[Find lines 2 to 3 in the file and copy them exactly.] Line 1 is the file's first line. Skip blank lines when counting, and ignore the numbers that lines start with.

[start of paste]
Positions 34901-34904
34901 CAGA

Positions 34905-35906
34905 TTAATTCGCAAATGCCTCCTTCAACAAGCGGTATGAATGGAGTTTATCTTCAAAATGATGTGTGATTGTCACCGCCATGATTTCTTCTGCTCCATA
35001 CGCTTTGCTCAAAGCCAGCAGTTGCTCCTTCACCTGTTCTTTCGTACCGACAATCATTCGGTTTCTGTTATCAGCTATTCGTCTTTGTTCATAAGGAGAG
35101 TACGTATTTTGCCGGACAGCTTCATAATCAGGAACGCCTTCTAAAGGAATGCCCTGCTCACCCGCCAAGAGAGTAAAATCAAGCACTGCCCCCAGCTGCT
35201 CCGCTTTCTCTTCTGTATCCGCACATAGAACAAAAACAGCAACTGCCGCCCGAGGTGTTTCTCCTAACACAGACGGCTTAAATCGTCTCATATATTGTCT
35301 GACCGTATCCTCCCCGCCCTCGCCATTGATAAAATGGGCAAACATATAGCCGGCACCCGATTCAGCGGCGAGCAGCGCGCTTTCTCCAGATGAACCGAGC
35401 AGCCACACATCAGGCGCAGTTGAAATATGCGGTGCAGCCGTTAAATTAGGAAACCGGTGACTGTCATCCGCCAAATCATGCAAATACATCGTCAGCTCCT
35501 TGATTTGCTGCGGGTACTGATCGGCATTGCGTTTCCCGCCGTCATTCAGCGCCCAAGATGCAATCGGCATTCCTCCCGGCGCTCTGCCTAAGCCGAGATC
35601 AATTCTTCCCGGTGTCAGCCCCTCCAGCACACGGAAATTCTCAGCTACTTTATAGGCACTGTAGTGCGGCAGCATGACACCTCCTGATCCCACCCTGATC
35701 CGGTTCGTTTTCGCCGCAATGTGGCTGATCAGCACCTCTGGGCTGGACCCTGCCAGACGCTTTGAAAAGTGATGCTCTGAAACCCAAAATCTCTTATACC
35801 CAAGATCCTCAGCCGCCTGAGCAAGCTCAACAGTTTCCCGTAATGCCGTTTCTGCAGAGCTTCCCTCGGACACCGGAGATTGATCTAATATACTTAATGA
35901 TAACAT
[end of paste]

34901 CAGA

Positions 34905-35906